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UPCOMING OLYMPIC GAMES

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The decision by Adidas to explore dropping its sponsorship of the IAAF comes as the sports brand plans wider divestments within its sporting portfolio and aims to win back lost ground to rival Nike

Earlier this month, the independent World Anti-Doping Agency concluded that doping was “widespread” within athletics and that former IAAF president Lamine Diack had been “responsible for organising and enabling the conspiracy and corruption that took place in the IAAF.”

This wouldn’t have escaped the attention of Adidas, the IAAF’s biggest sponsor.

One source, with inside knowledge of the deal, told Marketing Week that Adidas is already on bad terms with the IAAF due to current president Seb Coe’s links with rival Nike as well as its decision to hold the 2021 World Championship’s in Eugene, Oregon – where Nike is headquartered. “The waters were already muddied,” he explained.

Finding sponsorship deals that boost profits

Adidas is currently under pressure from shareholders because it is trailing Nike and New Balance in the key North America region. It is thought to be re-evaluating its sponsorship portfolio in underperforming areas – such as golf – in order to boost overall profitability.

Therefore its reported decision to cancel the 11-year athletics tie-up, which was due to run until 2019, could not only be down to scandal but also pleasing shareholders.

“Track and field remains a niche sport for a sponsor.”

Tim Crow, CEO of Synergy Sponsorship

“Yes, athletics is still a huge brand due to the Olympic connotations and once-in-a-generation stars such as Usain Bolt but it is still a niche sport commercially.

“Adidas would have already realised you are not going to move goods as quickly off the back of athletics deals as you are on major sports such as football. The doping scandal would have only added to these concerns.”

Rupert Pratt, managing partner at Generate, is keen to point out the relatively small size of the 11-year IAAF deal, which is thought to be worth around $6m a year, when compared to Adidas’ dealings with the likes of Manchester United.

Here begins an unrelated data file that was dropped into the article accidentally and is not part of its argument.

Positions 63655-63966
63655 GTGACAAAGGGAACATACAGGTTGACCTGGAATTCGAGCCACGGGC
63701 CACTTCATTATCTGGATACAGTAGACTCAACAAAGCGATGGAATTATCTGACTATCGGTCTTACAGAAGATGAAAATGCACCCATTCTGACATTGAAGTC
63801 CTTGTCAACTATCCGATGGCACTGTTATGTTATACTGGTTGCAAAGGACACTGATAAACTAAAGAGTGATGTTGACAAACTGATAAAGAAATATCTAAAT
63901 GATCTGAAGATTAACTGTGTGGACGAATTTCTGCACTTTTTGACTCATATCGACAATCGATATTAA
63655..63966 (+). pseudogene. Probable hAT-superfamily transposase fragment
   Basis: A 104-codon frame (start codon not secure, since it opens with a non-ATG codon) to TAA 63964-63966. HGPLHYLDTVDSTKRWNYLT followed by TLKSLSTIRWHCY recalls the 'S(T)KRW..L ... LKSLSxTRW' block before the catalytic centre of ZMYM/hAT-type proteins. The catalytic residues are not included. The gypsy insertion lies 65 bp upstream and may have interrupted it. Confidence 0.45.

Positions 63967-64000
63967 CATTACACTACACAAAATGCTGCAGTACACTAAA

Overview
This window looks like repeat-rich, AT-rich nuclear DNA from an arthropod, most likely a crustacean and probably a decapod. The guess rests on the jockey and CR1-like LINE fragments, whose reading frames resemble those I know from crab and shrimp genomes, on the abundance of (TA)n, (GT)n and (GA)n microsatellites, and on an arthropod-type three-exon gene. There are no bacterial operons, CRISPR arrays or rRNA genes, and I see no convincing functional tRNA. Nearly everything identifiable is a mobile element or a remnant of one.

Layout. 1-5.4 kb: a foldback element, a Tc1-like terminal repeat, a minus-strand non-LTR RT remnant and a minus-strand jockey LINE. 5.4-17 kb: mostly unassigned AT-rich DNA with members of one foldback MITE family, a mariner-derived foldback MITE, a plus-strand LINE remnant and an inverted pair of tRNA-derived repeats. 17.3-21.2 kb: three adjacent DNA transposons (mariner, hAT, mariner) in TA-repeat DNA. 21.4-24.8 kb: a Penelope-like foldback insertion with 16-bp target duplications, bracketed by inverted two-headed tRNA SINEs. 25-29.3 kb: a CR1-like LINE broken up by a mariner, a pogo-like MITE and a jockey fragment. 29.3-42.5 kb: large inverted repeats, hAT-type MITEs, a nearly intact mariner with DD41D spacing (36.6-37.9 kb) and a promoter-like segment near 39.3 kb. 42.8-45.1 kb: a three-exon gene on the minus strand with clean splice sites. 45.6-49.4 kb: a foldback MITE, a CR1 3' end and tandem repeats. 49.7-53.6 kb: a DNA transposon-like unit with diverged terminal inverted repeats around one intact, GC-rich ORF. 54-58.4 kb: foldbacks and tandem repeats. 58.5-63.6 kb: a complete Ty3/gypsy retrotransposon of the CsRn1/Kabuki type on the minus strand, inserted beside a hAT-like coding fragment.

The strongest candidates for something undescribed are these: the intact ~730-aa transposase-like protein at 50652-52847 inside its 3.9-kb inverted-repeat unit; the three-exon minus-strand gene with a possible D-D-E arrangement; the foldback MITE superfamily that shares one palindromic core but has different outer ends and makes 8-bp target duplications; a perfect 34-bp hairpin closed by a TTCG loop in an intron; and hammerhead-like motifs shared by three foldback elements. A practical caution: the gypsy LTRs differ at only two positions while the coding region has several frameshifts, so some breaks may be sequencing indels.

“The athletics sponsorship is relatively small in comparison to some of the Adidas deals in other sports, probably because an athletics sponsorship isn’t a direct merchandising opportunity on the scale of say a football club,” he says.

“For example, despite a poor on pitch performance, its £750m kit sponsorship of Manchester Utd pays for itself on kit sales alone.

“The athletics deal has already incorporated the 2009 World Championships in Berlin which would have been a major attraction for the partnership so maybe the remaining four years are less attractive commercially, especially with the IAAF reputation coming under such scrutiny.”

Scandals rocking sport

Adidas looks to be acting swiftly with the IAAF having been criticised for failing to speak up fast enough when financial scandal recently engulfed FIFA.

However, despite seeing two of its major sports sponsorship deals recently marred in scandal, experts are keen to point out the differences between the two sporting bodies.

“Obviously when you hear about corruption on the money side at FIFA it is disappointing but it doesn’t impact the purity of the on-the-field product,” says Joel Seymour-Hyde, VP of Strategy at Octagon.

“The IAAF scandal is all about cheating and performance, it is a very different place to be in, especially when you hear reports about cancelling all previous medal records due to doping. If you’re a beverage brand tapping into the emotions of athletics it isn’t good but if you’re a performance brand who sells athletics-based products it is a grave concern.”

Crow, meanwhile, says the FIFA scandal would not have impacted the reputational clauses in its Adidas contract “anywhere quite like” the IAAF has done.

A new approach to sponsorship

adidas change the gameAdidas has also been criticised for its sponsorship of FIFA, which is also facing widespread corruption charges
Above all, Generate’s Pratt says the way Adidas is currently handling the IAAF could signal a wider shift where brands hold more power.

“Interestingly, previously sponsors would try to distance themselves from the issues by not commenting and pulling back on marketing activity – a classic crisis communications approach – until the issues had died down or gone away,” he explains.

“Not commenting or not being see to condone activity is becoming increasingly more difficult and of late we have seen more sponsors speak publically or not renew their partnerships as a result of scandals.”

Last year, Adidas, Coca Cola and Visa all called on FIFA to implement “reforms” or risk losing each as sponsors.

“I think we are starting to see a potential change in both crisis communications management and sponsors tolerance of issues,” adds Pratt.

Earlier this month, Adidas announced that Kasper Rorsted, currently chief executive at German cleaning products maker Henkel, would join as Adidas CEO from October.

“Rorsted is the perfect candidate to help us grow our profitability,” said Adidas in a statement.

And with profitability now firmly on the agenda, Adidas has proven it will act quickly if a sponsorship deal is damaged by scandal or does not add to its bottom line.

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